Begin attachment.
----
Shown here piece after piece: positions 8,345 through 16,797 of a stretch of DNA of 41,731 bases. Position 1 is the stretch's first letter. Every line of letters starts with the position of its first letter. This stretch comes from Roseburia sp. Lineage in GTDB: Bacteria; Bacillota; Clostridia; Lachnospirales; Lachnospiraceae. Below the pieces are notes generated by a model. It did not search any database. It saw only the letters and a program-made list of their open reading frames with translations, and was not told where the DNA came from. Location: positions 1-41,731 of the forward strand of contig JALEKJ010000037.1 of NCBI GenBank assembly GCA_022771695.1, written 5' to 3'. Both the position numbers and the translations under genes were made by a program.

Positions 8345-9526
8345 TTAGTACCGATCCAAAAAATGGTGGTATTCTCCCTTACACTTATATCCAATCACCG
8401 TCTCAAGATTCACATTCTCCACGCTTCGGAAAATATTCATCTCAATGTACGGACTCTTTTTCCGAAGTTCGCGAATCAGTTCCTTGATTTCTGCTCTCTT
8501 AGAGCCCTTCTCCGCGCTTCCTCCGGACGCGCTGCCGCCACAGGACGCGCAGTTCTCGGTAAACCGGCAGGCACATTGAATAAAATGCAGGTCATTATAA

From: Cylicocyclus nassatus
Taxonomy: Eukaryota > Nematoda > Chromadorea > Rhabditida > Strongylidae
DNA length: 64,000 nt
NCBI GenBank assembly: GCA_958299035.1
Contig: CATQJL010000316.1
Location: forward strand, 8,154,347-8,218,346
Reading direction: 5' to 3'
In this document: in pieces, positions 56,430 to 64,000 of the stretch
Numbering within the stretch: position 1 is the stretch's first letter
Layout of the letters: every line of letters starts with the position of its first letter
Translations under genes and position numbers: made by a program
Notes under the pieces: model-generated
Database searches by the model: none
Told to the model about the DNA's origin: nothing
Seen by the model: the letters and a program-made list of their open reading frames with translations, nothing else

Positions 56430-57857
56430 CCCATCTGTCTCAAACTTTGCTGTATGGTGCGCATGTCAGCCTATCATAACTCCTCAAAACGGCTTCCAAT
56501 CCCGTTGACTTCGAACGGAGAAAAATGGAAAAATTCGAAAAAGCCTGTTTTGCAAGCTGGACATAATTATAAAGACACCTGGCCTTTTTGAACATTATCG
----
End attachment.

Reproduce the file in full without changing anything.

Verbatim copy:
Shown here piece after piece: positions 8,345 through 16,797 of a stretch of DNA of 41,731 bases. Position 1 is the stretch's first letter. Every line of letters starts with the position of its first letter. This stretch comes from Roseburia sp. Lineage in GTDB: Bacteria; Bacillota; Clostridia; Lachnospirales; Lachnospiraceae. Below the pieces are notes generated by a model. It did not search any database. It saw only the letters and a program-made list of their open reading frames with translations, and was not told where the DNA came from. Location: positions 1-41,731 of the forward strand of contig JALEKJ010000037.1 of NCBI GenBank assembly GCA_022771695.1, written 5' to 3'. Both the position numbers and the translations under genes were made by a program.

Positions 8345-9526
8345 TTAGTACCGATCCAAAAAATGGTGGTATTCTCCCTTACACTTATATCCAATCACCG
8401 TCTCAAGATTCACATTCTCCACGCTTCGGAAAATATTCATCTCAATGTACGGACTCTTTTTCCGAAGTTCGCGAATCAGTTCCTTGATTTCTGCTCTCTT
8501 AGAGCCCTTCTCCGCGCTTCCTCCGGACGCGCTGCCGCCACAGGACGCGCAGTTCTCGGTAAACCGGCAGGCACATTGAATAAAATGCAGGTCATTATAA

From: Cylicocyclus nassatus
Taxonomy: Eukaryota > Nematoda > Chromadorea > Rhabditida > Strongylidae
DNA length: 64,000 nt
NCBI GenBank assembly: GCA_958299035.1
Contig: CATQJL010000316.1
Location: forward strand, 8,154,347-8,218,346
Reading direction: 5' to 3'
In this document: in pieces, positions 56,430 to 64,000 of the stretch
Numbering within the stretch: position 1 is the stretch's first letter
Layout of the letters: every line of letters starts with the position of its first letter
Translations under genes and position numbers: made by a program
Notes under the pieces: model-generated
Database searches by the model: none
Told to the model about the DNA's origin: nothing
Seen by the model: the letters and a program-made list of their open reading frames with translations, nothing else

Positions 56430-57857
56430 CCCATCTGTCTCAAACTTTGCTGTATGGTGCGCATGTCAGCCTATCATAACTCCTCAAAACGGCTTCCAAT
56501 CCCGTTGACTTCGAACGGAGAAAAATGGAAAAATTCGAAAAAGCCTGTTTTGCAAGCTGGACATAATTATAAAGACACCTGGCCTTTTTGAACATTATCG